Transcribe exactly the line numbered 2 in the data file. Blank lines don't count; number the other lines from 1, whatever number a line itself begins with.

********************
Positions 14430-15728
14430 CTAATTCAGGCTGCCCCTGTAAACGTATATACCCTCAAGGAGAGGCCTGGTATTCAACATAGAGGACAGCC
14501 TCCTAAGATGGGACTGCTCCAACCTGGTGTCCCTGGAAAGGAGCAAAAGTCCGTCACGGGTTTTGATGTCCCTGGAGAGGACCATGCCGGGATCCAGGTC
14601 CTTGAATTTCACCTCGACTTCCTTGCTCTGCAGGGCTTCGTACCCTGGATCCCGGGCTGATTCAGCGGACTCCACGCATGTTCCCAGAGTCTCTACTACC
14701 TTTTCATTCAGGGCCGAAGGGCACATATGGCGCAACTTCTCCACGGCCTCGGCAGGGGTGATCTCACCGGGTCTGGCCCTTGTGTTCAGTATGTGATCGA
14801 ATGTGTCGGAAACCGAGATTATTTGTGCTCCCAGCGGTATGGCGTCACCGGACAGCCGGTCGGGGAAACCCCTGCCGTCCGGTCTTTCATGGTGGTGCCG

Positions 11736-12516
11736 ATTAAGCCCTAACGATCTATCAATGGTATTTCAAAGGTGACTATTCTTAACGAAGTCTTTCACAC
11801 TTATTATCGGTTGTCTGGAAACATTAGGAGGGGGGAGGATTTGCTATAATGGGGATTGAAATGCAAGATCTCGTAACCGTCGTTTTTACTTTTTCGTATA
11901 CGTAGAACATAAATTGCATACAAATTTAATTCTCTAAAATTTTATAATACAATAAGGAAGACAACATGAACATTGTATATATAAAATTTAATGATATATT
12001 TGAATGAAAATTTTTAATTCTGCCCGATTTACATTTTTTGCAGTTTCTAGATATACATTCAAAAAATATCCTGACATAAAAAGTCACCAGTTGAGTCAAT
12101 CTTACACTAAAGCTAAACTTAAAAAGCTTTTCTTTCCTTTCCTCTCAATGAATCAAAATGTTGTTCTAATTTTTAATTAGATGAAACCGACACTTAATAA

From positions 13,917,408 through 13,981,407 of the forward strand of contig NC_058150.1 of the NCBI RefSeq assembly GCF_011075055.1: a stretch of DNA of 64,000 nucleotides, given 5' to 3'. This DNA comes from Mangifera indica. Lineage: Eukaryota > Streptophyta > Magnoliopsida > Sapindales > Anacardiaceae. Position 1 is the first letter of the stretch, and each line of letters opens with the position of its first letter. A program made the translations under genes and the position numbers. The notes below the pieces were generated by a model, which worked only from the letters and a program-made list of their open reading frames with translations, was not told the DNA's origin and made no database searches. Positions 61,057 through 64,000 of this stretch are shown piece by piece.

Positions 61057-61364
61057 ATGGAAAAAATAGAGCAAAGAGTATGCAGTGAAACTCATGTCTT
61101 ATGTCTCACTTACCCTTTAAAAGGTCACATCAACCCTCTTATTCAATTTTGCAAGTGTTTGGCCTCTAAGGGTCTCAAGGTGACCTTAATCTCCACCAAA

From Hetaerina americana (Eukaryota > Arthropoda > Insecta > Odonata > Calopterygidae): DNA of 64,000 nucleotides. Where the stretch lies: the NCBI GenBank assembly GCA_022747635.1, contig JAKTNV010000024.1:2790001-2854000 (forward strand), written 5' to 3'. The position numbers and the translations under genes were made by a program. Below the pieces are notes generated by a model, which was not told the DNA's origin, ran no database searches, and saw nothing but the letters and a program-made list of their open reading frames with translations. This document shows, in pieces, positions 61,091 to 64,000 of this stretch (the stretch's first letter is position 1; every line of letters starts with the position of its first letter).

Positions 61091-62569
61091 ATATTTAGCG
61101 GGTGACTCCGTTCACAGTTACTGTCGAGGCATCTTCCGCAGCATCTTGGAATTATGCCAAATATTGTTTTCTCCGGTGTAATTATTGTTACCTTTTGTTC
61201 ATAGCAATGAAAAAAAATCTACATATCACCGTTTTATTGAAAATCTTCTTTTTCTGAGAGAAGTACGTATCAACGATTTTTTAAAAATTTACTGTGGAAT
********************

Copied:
14430 CTAATTCAGGCTGCCCCTGTAAACGTATATACCCTCAAGGAGAGGCCTGGTATTCAACATAGAGGACAGCC